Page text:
“I am not “boy-lingual.”

Have you ever had the pleasure of meeting a Father of 8 children, who is also a midwife and a Board Certified Lactation Consultant?  I know it may seem quite different, perhaps odd and perhaps weird to some.  This is why I receive such joy out of introducing you to Tom Johnston.  He served 27 years in the US Army and retired as Chief of Midwifery Services for the Womack Army Medical Center. Now that he is retired, he teaches, he speaks, he practices lactation consulting, all from a guys perspective.
What can we learn from Tom?  Well, having been in the Maternal Health field and the father of 8 breastfed children, he is in a unique position to advocate for the rights of fathers in the birthing, breastfeeding and newborn parenting arena.  I have been working in the maternal health field for well over 27 years and I will happily admit to being a life-long learner.  There is always so much to learn.  We just have to be open to new information, new ways of doing the same thing.
Since I am not a guy, I  need to learn how they talk and think if I want to be most helpful.
Dads really do want to help.  We need to give them the tools to do so.
When moms give birth, they are quite vulnerable and need Dads to step in and be their Protector.
I had a wonderful interview with Tom and you can listen to it right here.  During our interview, he made me laugh quite a few times.  He also made me go Hmmmmm quite a few times.  I realized that he is so right when he said that females do not speak Dad language.  We do not speak Boy language.  He said:  “we are not boylingual.”  As an IBCLC, I am always looking for new and creative ways to bring Dads into the discussion and have them truly be a  part of the whole experience.  I can always use a few new tools in my toolbox and Tom gave me a whole bunch more to add.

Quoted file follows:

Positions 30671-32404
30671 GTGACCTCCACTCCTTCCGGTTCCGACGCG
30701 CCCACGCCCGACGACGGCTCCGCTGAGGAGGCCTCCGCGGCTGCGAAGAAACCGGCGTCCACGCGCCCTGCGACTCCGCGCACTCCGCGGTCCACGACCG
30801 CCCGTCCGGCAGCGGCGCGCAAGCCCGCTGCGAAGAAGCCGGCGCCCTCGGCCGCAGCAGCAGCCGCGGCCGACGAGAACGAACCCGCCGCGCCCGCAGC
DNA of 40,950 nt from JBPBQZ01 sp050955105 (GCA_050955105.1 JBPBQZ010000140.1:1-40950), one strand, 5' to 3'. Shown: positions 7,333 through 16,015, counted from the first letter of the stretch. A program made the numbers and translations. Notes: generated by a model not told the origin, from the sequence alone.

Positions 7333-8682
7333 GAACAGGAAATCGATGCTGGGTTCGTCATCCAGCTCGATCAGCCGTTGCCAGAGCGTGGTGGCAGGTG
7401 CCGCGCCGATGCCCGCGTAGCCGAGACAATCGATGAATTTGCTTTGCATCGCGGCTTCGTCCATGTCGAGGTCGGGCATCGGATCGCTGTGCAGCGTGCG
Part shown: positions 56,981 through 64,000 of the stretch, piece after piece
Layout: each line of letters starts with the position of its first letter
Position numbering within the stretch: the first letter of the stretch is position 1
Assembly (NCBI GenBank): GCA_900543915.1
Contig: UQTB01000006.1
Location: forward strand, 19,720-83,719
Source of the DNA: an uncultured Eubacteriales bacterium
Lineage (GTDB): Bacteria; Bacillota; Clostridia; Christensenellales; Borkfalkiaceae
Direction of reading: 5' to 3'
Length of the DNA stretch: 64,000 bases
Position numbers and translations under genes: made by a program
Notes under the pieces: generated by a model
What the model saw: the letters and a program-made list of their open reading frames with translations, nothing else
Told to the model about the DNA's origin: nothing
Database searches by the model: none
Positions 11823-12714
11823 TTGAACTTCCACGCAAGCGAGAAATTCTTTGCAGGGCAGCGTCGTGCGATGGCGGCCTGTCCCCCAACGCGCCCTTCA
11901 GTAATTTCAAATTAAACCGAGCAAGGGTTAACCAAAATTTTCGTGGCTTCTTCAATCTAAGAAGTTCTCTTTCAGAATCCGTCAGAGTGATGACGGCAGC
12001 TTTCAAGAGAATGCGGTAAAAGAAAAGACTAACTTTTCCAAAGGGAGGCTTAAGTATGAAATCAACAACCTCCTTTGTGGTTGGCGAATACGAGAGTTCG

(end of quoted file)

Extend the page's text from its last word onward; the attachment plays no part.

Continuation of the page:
When teaching and consulting with both parents, I do my best to face both of them.  I make sure to give both good eye contact and work hard to give the guys an opportunity to talk.  I am not always successful. Tom talked about one specific way to help with this.  He said that he likes to give Dads something to do.  Rather then just tell them about breastfeeding, he likes to give them homework.  At the first prenatal appointment, he gives both parents something to do:   For her:  Go find someone you know who has been successful with breastfeeding and talk to them about their experience.  For him:  Go find a Dad whose wife breastfed and talk to them about their experience.  They know that they are going to have to find a person and talk to him about it at their next appointment.  What a great idea!  For the full interview, click here.
One course of action that Tom really made me think about.  As a lactation consultant, I may have a visit with mom shortly after the birth.  However, I do not live with them. Eventually I do leave and they are on their own.  Tom made me realize that my job is not only to teach moms about what they  need to know, but also to help Dads learn enough so they can troubleshoot any problems.  After all, he is the one who is going to be spending most of the time with her.
Things I learned from Tom:
  1.  Breastfeeding education starts the minute the “pee hits the stick.”
  2. The importance of giving Dads way to take action.
  3. The importance of having Dads understand that they are the Protectors of the Environment.
  4. They are the Guardians of their wife and baby.
  5. When the sign on the door says:  Please Do not disturb and someone disturbs mom, he is the Guardian and says:  What part of Do not disturb do you not understand?